Disciplines

Finance and Financial Management

Abstract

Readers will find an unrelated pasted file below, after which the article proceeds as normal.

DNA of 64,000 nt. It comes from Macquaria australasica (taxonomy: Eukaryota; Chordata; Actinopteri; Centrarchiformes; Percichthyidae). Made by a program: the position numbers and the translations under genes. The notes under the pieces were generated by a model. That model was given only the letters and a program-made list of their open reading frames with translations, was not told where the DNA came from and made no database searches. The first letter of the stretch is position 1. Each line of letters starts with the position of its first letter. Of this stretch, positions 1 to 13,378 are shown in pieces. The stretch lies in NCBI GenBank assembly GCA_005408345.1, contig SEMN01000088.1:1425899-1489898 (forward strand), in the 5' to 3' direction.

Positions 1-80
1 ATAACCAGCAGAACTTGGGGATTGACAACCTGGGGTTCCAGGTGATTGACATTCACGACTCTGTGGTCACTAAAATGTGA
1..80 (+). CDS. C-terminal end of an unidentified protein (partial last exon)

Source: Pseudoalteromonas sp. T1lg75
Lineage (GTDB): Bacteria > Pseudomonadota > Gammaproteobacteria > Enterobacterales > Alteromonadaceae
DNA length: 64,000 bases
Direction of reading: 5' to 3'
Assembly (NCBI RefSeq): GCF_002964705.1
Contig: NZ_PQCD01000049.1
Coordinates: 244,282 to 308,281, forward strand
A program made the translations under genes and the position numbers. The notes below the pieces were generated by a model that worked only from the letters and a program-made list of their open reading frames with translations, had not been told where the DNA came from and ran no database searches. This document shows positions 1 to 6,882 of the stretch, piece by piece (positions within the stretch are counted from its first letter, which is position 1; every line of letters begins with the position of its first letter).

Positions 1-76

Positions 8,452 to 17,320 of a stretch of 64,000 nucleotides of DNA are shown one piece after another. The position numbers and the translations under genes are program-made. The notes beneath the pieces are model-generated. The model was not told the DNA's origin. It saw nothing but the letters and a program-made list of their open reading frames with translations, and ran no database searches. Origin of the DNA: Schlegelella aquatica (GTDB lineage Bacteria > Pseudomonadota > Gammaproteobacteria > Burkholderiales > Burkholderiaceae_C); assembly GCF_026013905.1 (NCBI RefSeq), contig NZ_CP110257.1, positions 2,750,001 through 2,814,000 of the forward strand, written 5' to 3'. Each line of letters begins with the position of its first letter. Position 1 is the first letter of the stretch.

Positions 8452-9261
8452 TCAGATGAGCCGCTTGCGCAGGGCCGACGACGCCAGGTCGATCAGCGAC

The Balassa Samuelson effect is a central result in trade theory. It is also fundamental to our understanding of what occurs during economic growth. As it turns out, the positive relationship between real income and the price level predicted by Balassa Samuelson occurs only after 1970. Why does Balassa Samuelson hold for recent years but not earlier? We provide an empirical explanation for this puzzle. Our point of departure is the observation that measurement error in comparative GDP data biases standard tests against finding a Balassa Samuelson effect. Allowing for measurement error, we find that Balassa Samuelson is present in the data for all post-war decades.